Research being done to help us fortify our homes to withstand severe storms | Severe Weather Warning Process Part 6
RICHBURG, S.C. (KFYR) - Your home is most likely your safest place from severe storms. But is it fortified to withstand the extreme forces of Mother Nature? Ongoing research is helping to make our structures safer.
At a unique research facility in South Carolina with 105 turbines capable of producing 120 mph winds, plus water sprayers and hail cannons, researchers and meteorologists work to figure out how to make our homes and buildings more resilient to severe weather.
“We can then test those full-scale structures that are in our chamber and see, what is that doing to the individual building components, how do the connections of those components on the structure either perform or underperform, and then, unfortunately, result in damage,” said Sarah Dillingham, senior meteorologist at the Insurance Institute for Business & Home Safety (IBHS).
One of the focuses of research at IBHS over the last decade has been on materials for roofs.
“We want to see what happens when we shoot hailstones of varying sizes at a shingle panel, do we lose granules, does that shingle dent or tear? And if that is the case, that is going to reduce the performance of your roof,” said Dillingham.
They have found that in around 10 years, asphalt shingles can start to become unsealed.
“So, if a severe thunderstorm comes, with 50, 60, 70 mph winds, and those shingles start flapping up, they can potentially tear,” said Dillingham.
Underneath those shingles, it’s important to protect against water damage.
“A sealed roof deck is critical because when your roof cover potentially is blown off by strong winds, those seams there, those can let water into the home,” said Dillingham.
These severe thunderstorm winds can also damage other components of your home.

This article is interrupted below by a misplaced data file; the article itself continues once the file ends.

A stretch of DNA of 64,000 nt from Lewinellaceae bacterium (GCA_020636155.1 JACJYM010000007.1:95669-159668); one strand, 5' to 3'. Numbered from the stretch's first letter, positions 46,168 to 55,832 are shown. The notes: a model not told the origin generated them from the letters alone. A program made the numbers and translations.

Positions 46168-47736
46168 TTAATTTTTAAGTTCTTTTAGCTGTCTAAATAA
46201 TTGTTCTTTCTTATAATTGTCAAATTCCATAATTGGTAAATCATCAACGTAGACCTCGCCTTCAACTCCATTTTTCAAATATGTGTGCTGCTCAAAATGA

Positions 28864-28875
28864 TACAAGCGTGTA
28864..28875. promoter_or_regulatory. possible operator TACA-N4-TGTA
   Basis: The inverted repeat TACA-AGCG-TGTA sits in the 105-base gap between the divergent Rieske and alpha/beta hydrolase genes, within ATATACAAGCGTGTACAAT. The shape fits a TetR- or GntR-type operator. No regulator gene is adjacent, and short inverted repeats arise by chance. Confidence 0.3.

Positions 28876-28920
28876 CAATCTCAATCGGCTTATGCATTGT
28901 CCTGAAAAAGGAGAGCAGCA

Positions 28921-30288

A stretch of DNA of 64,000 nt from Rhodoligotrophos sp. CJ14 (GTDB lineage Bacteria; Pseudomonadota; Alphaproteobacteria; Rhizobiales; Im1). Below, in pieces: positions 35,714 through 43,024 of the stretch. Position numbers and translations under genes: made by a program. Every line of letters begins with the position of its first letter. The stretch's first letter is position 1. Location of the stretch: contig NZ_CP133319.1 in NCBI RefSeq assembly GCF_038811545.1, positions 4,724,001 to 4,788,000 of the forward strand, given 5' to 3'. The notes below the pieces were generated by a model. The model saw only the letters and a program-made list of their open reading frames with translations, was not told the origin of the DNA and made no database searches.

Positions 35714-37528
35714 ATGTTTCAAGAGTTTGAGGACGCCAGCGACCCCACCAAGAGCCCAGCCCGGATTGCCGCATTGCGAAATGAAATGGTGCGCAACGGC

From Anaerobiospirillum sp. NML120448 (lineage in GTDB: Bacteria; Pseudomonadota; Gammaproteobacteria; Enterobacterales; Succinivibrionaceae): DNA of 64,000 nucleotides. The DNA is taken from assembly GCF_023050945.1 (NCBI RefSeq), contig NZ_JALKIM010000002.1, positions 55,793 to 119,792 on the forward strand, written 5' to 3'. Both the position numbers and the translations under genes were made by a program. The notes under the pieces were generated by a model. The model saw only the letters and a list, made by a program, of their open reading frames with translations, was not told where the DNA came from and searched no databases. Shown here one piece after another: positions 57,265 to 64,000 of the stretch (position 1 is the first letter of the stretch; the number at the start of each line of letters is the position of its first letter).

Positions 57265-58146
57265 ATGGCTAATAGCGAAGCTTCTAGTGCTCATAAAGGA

“We’ve identified one of the most vulnerable openings in your home is the garage door. It’s the largest opening, so if that fails, what happens is, if that is not a wind-rated garage door, which, unfortunately, most are not that are currently installed in the U.S., those doors can fail. And when they fail, the wind can get into the home, pushing out on the walls, and pushing up on your roof,” said Dillingham.
IBHS’ findings inform insurance, weather, and construction industries as well as building codes. North Dakota is one state that has a statewide building code.
“It doesn’t have to be a concrete fortress to be able to withstand the forces of Mother Nature. There are accessible resources that you have,” said Dillingham.
They have also begun to research how wind-driven hail impacts siding materials.
Severe Weather Warning Process Series:
- Part 1: How meteorologists at the Storm Prediction Center issue outlooks and watches for severe weather
- Part 2: How meteorologists at NWS Bismarck prepare for severe weather events
- Part 3: How NWS meteorologists draw severe t-storm warning polygons
- Part 4: How tornado warnings are drawn and staying safe when they are issued
- Part 5: How NWS meteorologists conduct surveys to determine tornado or severe t-storm wind damage
Copyright 2023 KFYR. All rights reserved.